By Julián Peña & Federico Rossi (Allende & Brea)1
Antitrust enforcement in Argentina has been going through changes in recent times and has continued to do so in the past few months. These include the new antitrust law passed in May 2018; a new economic crisis that also started in May 2018 but that has reached a new dimension since August 2019; a new government that has taken office in December 2019; the unexpected COVID-19 pandemic that started in March 2020; and the full replacement of all of the antitrust authorities, including all of the members of the Comisión Nacional de Defensa de la Competencia (“CNDC”)2 that was completed in April 2020. These developments have all drastically reshaped the context in which antitrust law has been and will be enforced in Argentina.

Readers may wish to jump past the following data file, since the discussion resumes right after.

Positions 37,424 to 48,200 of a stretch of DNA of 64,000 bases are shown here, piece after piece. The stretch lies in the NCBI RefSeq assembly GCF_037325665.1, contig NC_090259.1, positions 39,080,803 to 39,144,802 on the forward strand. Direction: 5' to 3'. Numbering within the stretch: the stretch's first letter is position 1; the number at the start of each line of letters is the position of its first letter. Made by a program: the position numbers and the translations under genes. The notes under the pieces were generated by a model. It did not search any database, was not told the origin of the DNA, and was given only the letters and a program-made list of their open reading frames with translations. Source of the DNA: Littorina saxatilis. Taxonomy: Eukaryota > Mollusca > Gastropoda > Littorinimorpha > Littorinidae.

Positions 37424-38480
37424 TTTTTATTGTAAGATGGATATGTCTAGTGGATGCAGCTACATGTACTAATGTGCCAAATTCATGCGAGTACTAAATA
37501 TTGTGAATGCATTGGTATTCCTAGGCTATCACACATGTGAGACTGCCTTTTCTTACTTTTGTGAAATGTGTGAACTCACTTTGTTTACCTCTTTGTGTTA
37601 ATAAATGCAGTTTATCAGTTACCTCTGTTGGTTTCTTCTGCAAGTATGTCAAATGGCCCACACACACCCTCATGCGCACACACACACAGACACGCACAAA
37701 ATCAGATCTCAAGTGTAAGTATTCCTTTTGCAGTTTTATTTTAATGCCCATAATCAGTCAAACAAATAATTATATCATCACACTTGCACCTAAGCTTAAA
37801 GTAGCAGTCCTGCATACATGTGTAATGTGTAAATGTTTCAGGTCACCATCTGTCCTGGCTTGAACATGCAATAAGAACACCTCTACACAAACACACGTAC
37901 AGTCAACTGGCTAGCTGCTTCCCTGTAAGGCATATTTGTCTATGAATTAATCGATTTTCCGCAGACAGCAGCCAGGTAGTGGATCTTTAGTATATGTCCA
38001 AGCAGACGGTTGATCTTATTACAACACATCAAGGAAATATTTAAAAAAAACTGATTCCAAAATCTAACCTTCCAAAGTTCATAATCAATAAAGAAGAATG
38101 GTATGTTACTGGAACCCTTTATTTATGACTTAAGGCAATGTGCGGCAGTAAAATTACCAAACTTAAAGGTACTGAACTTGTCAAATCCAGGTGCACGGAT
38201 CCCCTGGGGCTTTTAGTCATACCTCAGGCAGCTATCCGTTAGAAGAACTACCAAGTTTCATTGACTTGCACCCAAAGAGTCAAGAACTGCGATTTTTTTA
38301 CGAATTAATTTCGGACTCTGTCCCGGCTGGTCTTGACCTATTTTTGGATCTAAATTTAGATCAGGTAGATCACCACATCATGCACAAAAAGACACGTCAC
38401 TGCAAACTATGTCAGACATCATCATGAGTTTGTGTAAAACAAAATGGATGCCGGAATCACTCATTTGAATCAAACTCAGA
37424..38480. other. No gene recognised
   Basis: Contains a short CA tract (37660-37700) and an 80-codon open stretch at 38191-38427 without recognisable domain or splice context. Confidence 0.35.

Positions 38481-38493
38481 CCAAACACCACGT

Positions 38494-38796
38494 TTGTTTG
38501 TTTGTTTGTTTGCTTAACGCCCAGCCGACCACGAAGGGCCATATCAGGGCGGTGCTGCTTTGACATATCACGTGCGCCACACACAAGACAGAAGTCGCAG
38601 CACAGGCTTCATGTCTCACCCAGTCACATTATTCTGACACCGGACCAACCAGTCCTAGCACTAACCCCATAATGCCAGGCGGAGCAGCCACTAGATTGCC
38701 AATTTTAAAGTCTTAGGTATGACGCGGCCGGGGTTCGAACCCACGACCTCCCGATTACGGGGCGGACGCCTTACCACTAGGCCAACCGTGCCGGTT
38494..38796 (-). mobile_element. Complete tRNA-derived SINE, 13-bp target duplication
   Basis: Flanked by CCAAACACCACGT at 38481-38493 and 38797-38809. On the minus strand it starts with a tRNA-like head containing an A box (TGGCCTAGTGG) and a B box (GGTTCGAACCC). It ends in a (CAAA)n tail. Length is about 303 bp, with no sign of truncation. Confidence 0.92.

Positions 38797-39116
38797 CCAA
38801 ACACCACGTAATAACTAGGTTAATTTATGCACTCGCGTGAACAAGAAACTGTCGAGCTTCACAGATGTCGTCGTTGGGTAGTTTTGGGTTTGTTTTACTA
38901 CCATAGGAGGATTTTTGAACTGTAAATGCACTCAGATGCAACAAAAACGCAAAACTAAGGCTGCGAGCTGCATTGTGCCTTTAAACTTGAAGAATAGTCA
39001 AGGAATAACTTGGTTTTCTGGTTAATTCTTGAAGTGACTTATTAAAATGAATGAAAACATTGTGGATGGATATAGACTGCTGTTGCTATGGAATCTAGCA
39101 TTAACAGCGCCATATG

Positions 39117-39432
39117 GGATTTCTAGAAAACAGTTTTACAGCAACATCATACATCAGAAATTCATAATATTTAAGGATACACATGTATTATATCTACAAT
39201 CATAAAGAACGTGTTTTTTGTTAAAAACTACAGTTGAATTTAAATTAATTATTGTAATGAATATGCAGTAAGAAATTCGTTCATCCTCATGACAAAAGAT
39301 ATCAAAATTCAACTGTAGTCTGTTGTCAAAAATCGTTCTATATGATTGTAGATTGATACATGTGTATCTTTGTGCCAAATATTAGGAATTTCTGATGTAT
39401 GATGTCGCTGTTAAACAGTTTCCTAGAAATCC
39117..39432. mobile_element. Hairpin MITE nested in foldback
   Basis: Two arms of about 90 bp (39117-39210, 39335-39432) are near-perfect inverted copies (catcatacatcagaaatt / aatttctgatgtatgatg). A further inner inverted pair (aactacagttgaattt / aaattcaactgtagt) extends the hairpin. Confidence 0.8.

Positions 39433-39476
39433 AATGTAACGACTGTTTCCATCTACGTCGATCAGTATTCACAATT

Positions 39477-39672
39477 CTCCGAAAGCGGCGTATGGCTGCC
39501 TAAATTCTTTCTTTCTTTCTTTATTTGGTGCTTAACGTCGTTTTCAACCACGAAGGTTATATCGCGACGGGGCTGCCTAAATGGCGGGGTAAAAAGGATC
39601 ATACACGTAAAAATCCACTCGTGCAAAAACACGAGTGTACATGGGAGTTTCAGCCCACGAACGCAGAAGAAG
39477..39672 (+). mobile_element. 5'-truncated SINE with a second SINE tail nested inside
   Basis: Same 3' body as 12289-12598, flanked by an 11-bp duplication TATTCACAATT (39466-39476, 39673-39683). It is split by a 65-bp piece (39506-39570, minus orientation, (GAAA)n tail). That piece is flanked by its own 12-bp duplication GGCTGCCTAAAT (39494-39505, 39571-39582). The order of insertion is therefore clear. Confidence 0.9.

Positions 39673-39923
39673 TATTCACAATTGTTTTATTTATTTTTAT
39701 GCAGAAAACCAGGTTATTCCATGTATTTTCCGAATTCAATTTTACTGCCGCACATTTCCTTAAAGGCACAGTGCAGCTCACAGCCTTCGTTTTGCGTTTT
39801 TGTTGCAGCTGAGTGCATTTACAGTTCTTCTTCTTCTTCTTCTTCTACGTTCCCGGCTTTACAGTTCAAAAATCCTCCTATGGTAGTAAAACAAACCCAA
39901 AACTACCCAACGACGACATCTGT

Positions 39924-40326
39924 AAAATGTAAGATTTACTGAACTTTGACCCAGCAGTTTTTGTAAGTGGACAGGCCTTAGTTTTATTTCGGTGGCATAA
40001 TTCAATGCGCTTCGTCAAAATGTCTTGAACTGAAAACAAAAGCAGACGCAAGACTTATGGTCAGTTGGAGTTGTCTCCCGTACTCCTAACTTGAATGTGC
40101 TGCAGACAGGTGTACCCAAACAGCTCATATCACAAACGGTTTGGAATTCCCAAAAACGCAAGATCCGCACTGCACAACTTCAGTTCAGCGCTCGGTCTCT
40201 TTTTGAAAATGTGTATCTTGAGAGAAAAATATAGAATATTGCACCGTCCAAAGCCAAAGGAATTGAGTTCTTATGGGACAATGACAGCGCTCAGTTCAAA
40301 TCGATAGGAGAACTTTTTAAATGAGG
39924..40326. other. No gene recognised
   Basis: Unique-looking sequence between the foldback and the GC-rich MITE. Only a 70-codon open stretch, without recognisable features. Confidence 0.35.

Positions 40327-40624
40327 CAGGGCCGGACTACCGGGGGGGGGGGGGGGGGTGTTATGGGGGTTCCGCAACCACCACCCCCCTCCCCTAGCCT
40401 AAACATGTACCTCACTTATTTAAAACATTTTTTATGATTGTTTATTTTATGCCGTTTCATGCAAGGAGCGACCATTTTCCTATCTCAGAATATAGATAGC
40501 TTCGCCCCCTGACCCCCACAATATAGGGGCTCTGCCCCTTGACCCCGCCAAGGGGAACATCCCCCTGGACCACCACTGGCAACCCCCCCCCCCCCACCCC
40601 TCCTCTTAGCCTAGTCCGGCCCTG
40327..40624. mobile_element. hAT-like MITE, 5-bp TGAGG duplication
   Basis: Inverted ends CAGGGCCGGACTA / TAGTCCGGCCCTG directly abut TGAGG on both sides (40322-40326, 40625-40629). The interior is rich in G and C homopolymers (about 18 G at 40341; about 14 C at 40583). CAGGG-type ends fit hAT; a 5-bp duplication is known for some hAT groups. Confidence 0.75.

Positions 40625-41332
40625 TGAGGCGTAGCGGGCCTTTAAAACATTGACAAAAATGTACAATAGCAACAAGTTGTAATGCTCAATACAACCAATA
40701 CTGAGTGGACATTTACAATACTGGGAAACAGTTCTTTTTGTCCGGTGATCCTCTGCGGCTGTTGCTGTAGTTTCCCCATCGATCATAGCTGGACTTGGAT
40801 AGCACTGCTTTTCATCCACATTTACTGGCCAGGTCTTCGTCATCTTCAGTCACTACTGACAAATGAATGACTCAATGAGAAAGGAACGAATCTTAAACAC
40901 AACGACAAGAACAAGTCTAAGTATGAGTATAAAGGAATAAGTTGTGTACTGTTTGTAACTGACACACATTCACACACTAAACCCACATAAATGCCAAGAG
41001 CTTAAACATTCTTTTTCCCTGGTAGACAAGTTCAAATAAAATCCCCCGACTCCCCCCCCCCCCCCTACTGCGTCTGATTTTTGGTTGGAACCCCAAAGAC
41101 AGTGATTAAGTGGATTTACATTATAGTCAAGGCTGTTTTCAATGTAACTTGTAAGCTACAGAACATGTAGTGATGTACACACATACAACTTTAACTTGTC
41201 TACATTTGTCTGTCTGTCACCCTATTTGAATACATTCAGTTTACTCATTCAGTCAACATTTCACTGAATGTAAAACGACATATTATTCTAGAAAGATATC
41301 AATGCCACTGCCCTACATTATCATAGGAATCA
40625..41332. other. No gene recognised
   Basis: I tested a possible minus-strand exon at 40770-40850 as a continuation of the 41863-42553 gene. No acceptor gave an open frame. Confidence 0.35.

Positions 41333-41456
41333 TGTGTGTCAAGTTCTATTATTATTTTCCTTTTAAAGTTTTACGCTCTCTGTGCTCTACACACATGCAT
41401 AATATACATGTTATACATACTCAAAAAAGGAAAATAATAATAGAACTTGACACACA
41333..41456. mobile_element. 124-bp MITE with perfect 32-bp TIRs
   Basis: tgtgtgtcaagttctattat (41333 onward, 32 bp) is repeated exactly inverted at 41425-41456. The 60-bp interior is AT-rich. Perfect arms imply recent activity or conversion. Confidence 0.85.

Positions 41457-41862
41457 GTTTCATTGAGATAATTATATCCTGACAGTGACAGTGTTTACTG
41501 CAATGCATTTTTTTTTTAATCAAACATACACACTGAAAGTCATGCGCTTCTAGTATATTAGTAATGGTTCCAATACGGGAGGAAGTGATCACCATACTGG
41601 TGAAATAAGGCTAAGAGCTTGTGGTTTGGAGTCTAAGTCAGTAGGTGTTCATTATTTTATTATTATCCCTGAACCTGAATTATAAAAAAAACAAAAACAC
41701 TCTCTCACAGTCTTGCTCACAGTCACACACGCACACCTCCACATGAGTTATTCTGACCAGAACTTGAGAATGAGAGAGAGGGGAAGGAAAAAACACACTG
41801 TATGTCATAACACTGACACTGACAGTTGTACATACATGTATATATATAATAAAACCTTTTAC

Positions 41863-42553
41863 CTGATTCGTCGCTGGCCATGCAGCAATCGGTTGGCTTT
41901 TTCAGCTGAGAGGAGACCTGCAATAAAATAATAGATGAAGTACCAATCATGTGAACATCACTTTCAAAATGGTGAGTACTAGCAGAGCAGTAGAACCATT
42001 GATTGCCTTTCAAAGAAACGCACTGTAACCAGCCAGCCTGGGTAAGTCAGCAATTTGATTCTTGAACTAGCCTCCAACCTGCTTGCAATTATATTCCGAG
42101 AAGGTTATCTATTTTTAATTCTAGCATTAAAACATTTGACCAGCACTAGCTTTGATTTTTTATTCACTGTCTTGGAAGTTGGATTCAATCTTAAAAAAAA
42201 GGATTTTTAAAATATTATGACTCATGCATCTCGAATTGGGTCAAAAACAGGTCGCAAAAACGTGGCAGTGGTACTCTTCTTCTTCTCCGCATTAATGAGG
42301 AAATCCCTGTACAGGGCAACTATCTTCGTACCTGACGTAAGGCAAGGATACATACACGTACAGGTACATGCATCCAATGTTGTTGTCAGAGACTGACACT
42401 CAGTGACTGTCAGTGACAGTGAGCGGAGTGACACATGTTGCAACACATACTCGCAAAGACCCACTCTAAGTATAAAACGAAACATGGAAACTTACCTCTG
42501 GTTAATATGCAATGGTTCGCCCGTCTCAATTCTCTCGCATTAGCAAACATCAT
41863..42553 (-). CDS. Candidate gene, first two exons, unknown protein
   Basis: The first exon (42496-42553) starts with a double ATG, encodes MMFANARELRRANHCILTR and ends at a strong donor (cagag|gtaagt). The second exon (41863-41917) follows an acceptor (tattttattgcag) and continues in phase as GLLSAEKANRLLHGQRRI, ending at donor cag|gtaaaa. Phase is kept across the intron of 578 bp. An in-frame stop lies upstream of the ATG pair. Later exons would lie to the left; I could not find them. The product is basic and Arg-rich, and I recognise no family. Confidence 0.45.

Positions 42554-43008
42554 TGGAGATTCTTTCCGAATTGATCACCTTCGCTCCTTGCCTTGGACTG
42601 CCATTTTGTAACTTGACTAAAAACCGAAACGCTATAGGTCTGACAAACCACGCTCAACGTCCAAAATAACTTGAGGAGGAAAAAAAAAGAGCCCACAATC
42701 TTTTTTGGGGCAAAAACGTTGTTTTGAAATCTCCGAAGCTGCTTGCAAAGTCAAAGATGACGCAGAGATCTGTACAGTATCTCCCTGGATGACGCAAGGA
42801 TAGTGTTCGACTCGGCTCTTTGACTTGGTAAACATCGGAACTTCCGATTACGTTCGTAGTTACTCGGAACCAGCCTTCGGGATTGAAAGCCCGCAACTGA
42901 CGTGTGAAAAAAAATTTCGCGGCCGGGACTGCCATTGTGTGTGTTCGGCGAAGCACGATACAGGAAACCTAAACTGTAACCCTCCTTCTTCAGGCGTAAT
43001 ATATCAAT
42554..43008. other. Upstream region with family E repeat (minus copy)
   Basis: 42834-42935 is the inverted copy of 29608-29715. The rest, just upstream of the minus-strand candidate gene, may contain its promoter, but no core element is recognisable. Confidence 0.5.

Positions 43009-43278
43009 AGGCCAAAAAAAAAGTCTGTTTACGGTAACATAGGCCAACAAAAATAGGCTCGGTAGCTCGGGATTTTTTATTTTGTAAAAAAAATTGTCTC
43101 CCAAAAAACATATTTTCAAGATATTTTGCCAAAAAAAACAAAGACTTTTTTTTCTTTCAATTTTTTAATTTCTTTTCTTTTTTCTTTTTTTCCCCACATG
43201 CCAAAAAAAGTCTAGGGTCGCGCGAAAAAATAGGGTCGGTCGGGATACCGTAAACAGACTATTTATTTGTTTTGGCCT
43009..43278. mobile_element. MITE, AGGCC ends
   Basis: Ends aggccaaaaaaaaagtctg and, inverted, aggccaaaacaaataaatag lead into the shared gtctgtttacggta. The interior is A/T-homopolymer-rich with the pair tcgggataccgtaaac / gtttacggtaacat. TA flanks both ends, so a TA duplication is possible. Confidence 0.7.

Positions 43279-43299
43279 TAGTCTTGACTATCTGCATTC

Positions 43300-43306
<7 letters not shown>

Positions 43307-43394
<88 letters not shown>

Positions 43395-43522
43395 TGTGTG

Although Argentina has had modern antitrust laws since 1980 (a couple of anti-monopoly laws were approved in 1923 and 1946 without much application), its enforcement has been erratic over time. With the beginning of the Macri government in late 2015, there was a period in which the antitrust authority was given strong political and economic support that reached its peak with a new antitrust law No. 27,4423 (the “Antitrust Law”), which was approved by Congress in May 2018. Unfortunately, the day before the Congress gave its final approval to the Antitrust Law, a significant economic crisis hit, and the government decided to approach the International Monetary Fund for financ